In Victorian times people enjoyed using the hidden meaning of flowers to convey messages. it was more a fun past time of elite women. However with this being said... flowers have always been a part of everyone's life through the centuries. In every culture they are used to recognize- love/ happiness/ sickness/ death/ etc. Fot instance- when I was in India we took a boat down the Ganges and witnessed the cremations. At every single site there were piles of marigolds. Becaue they are symbolic of g...more
Madison
A Victorian Flower Dictionary: The Language of Flowers Companion by Mandy Kirkby is so beautifully written. The fact, myths, legends about this adorable little book is wonderful. She not just lists what different flowers mean, though she tells you what the back story is on some featured flowers. It is a great resource book for any and all who what to know the history of different kinds of flowers. I enjoyed the parts about the legends of the Greek Gods that were involved with these different kin...more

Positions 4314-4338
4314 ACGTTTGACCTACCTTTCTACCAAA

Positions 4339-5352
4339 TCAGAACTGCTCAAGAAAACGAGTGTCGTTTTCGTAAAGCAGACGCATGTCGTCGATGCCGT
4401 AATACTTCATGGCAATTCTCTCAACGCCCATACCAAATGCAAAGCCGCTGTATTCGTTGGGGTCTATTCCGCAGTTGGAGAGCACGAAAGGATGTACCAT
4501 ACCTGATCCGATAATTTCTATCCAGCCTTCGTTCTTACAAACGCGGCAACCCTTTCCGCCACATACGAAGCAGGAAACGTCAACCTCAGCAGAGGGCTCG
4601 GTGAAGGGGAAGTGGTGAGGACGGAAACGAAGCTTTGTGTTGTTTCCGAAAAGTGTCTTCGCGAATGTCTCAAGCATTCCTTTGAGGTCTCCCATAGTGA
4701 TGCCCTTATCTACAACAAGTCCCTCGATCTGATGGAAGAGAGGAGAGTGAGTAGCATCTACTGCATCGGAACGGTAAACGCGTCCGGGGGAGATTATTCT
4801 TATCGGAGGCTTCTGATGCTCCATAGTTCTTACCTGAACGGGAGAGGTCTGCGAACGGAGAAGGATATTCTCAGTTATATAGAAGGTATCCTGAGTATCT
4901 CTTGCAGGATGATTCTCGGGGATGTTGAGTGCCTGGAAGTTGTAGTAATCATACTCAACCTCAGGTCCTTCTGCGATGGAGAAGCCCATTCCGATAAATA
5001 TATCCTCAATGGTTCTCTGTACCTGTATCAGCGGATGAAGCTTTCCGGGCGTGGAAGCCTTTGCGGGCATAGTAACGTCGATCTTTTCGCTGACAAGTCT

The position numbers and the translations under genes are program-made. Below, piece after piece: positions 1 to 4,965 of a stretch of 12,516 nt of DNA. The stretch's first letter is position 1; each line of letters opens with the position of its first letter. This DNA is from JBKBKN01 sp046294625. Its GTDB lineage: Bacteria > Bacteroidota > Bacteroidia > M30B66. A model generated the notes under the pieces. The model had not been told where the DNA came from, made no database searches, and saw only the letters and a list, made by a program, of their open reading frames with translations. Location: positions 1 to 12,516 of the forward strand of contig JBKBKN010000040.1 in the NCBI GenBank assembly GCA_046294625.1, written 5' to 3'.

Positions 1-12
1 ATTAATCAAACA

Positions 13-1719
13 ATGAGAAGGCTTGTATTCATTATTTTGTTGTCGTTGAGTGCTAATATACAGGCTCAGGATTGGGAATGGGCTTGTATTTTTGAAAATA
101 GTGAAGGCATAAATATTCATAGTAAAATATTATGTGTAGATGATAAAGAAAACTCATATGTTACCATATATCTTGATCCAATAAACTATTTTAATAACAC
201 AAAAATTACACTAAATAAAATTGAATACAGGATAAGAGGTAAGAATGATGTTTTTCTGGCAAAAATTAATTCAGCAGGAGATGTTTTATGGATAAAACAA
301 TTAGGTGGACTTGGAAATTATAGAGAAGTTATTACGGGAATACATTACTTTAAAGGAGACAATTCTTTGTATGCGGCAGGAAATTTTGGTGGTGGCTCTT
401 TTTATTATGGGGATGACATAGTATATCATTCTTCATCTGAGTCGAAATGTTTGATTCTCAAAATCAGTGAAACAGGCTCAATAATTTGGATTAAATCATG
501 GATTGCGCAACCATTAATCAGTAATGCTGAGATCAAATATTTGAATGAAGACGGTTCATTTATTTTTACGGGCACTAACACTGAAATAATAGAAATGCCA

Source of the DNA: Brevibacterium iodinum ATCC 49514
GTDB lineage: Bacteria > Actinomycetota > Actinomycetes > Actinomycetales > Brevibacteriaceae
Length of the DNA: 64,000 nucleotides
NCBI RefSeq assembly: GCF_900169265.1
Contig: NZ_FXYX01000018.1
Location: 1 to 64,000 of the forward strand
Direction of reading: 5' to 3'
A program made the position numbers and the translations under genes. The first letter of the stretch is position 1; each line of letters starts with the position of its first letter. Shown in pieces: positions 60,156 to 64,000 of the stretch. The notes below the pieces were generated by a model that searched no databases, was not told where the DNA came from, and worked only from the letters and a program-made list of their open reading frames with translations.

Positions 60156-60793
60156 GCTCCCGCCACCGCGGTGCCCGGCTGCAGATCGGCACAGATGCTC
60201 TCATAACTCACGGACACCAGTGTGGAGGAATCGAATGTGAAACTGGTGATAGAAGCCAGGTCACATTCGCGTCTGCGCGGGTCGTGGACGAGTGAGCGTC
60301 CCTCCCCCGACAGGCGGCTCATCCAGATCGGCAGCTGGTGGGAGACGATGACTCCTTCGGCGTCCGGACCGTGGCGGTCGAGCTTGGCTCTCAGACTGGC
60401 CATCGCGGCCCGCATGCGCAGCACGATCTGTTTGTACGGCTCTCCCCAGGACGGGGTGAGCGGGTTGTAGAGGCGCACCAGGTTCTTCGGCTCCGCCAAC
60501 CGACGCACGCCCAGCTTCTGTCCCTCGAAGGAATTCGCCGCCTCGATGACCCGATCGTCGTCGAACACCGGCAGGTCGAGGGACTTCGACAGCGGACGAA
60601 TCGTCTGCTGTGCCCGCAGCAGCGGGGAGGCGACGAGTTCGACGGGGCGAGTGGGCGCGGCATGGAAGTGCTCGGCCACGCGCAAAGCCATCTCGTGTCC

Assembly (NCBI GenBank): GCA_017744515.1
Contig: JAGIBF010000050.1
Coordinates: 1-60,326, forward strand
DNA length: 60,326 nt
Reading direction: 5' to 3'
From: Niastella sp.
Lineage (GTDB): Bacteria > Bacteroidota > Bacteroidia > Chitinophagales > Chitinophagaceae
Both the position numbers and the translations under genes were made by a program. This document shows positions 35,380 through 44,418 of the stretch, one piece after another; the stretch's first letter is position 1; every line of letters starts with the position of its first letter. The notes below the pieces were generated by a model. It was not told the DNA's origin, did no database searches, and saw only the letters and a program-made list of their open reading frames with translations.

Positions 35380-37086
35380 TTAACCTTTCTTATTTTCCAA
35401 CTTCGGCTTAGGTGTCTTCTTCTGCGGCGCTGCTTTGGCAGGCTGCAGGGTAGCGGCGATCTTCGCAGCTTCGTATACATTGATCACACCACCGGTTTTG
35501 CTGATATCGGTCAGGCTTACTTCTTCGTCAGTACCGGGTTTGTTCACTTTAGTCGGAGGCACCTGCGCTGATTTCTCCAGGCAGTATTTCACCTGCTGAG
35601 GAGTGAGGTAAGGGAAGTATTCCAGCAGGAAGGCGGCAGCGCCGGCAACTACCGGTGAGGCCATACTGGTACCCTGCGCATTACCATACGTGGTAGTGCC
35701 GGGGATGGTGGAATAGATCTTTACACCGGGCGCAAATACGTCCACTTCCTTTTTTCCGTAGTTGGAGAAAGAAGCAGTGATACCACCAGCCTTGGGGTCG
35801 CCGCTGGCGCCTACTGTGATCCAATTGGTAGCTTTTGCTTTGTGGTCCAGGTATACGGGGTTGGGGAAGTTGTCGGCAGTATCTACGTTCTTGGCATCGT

Eling
Mar 13, 2013 Eling rated it 2 of 5 stars
Shelves: 2013
I was disappointed with this book. It does contain some good information. Unfortunately, the information is choppy and reads awkwardly. Loosely formatted as a dictionary, the entries for the "featured flowers" are widely varying in amount & type of content. Worst of all, unlike the lovely illustration on the cover, the ones inside are very amateur-looking, and at times even hard to recognize as specimens of the flower the are supposed to represent.

The book mentions a large number of histori...more
Jolene Haack